Here is a Canon EOS R7 vs EOS R8 comparison review, and a highlight of the 10 main differences.
Canon EOS R7 at a glance:
- 32.5MP APS-C CMOS Sensor
- Dual Pixel CMOS AF II
- 4K60 10-Bit Video, HDR-PQ & C-Log 3
- 30 fps E. Shutter, 15 fps Mech. Shutter
- 2.36m-Dot OLED EVF
- 1.6m-Dot Vari-Angle Touchscreen LCD
- Sensor-Shift 5-Axis Image Stabilization
- Dual UHS-II Memory Card Slots
- Multi-Function Shoe, Wi-Fi and Bluetooth
Canon EOS R8 at a glance:
- 24.2MP Full-Frame CMOS Sensor
- 4K60p 10-Bit Internal Video, Canon Log 3
- 2.36m-Dot OLED Electronic Viewfinder
- 3.0″ 1.62m-Dot Vari-Angle Touchscreen
- Dual Pixel CMOS AF II
- 40 fps Electronic Shutter
- Movie Digital IS
- Vertical Movie Mode
- Microphone Input, Headphone Output
- Multi-Function Shoe, Wi-Fi & Bluetooth
Coming from our friends at Mirrorless Comparison, here is a neat Canon EOS R7 vs EOS R8 comparison review. The 10 main differences are:
- Sensor: The R7 offers higher resolution, but the larger sensor of the R8 delivers greater dynamic range and less noise at high ISO.
- Video: Sharpness and dynamic range are very similar, but the R8 provides better quality in 4K 50/60p due to oversampling, while the R7 employs line-skipping. The full-frame camera also exhibits less rolling shutter and noise at high ISO. On the other hand, the APS-C model excels in internal heat management.
- Stabilisation: The R8 lacks in-body stabilization, requiring reliance on lenses with optical stabilization. This gives the R7 and its IBIS mechanism an advantage in scenarios involving slow shutter speeds, or when walking during video sequences. Surprisingly, the R8 paired with an IS lens performs better when recording static shots.
- Shutter Mode: The R8 doesn’t feature a full mechanical shutter, utilizing only the EFCS (Electronic-First Curtain Shutter), which can introduce limitations under specific conditions and settings.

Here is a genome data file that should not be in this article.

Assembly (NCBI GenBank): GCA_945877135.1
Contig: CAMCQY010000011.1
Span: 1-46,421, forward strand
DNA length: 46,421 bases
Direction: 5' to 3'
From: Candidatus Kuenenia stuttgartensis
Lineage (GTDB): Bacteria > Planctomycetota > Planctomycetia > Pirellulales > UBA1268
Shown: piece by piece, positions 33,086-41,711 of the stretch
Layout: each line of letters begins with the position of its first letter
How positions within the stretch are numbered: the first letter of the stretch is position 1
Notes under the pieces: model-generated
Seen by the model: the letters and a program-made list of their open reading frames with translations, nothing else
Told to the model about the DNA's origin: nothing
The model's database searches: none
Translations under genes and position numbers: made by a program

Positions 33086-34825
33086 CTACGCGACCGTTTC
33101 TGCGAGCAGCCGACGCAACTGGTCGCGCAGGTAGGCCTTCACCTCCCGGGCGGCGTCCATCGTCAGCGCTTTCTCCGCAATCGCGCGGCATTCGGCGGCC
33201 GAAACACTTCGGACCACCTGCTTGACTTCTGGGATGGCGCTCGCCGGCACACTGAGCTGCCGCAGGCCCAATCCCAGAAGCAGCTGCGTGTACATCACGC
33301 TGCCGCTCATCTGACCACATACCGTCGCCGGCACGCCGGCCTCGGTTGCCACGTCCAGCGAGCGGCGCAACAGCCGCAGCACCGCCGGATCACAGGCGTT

- Continuous Shooting Speed: With the electronic shutter, the R7 operates at up to 30fps, while the R8 achieves a faster 40fps. The full-frame camera exhibits less rolling shutter, a weak point in the R7. The buffer performance is more or less comparable.
- Autofocus: The R8 employs more advanced software, resulting in better detection of humans, animals, and vehicles. It also offers greater consistency in keeper rate and focus precision, especially in low-light conditions and when capturing birds in flight.
- Design: The R7 boasts a larger grip, an AF joystick, and additional buttons. The EVF and LCD screen remain the same.
- Battery Life: The R7 employs a larger battery and can last significantly longer, particularly in video mode.
- SD Cards: Only the R7 comes equipped with two card slots.
- Price and Lenses: The cost is relatively close in the U.S., but the R8 is pricier in Europe. Currently, there are only three native RF lenses designed for APS-C cameras. R7 users must rely on full-frame EOS R lenses or adapt Canon’s DSLR lenses. Support for third-party brands remains uncertain at the moment.
Read the full and exhaustive Canon EOS R7 vs EOS R8 review at Mirrorless Comparison, it comes with charts, ISO comparison and everything your pixel peeping heart might wish. Or you can watch the video below.